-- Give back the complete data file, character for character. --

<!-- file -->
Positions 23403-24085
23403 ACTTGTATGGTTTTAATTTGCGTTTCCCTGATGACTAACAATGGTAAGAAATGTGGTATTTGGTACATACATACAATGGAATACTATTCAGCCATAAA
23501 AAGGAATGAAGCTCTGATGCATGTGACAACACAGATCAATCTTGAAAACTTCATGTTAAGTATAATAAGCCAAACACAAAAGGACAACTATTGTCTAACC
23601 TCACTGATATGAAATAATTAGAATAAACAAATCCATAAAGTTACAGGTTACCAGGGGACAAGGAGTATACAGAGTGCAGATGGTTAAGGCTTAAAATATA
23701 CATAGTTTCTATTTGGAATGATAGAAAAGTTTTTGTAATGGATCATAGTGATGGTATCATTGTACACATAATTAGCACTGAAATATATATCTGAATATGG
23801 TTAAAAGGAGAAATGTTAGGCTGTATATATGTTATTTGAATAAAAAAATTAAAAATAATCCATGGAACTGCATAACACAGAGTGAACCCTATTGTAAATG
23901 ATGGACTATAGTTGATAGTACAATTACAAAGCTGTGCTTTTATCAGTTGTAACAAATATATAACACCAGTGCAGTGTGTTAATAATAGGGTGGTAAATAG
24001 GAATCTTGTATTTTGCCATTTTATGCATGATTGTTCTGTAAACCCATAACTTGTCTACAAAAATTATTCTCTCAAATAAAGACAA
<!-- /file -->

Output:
Positions 23403-24085
23403 ACTTGTATGGTTTTAATTTGCGTTTCCCTGATGACTAACAATGGTAAGAAATGTGGTATTTGGTACATACATACAATGGAATACTATTCAGCCATAAA
23501 AAGGAATGAAGCTCTGATGCATGTGACAACACAGATCAATCTTGAAAACTTCATGTTAAGTATAATAAGCCAAACACAAAAGGACAACTATTGTCTAACC
23601 TCACTGATATGAAATAATTAGAATAAACAAATCCATAAAGTTACAGGTTACCAGGGGACAAGGAGTATACAGAGTGCAGATGGTTAAGGCTTAAAATATA
23701 CATAGTTTCTATTTGGAATGATAGAAAAGTTTTTGTAATGGATCATAGTGATGGTATCATTGTACACATAATTAGCACTGAAATATATATCTGAATATGG
23801 TTAAAAGGAGAAATGTTAGGCTGTATATATGTTATTTGAATAAAAAAATTAAAAATAATCCATGGAACTGCATAACACAGAGTGAACCCTATTGTAAATG
23901 ATGGACTATAGTTGATAGTACAATTACAAAGCTGTGCTTTTATCAGTTGTAACAAATATATAACACCAGTGCAGTGTGTTAATAATAGGGTGGTAAATAG
24001 GAATCTTGTATTTTGCCATTTTATGCATGATTGTTCTGTAAACCCATAACTTGTCTACAAAAATTATTCTCTCAAATAAAGACAA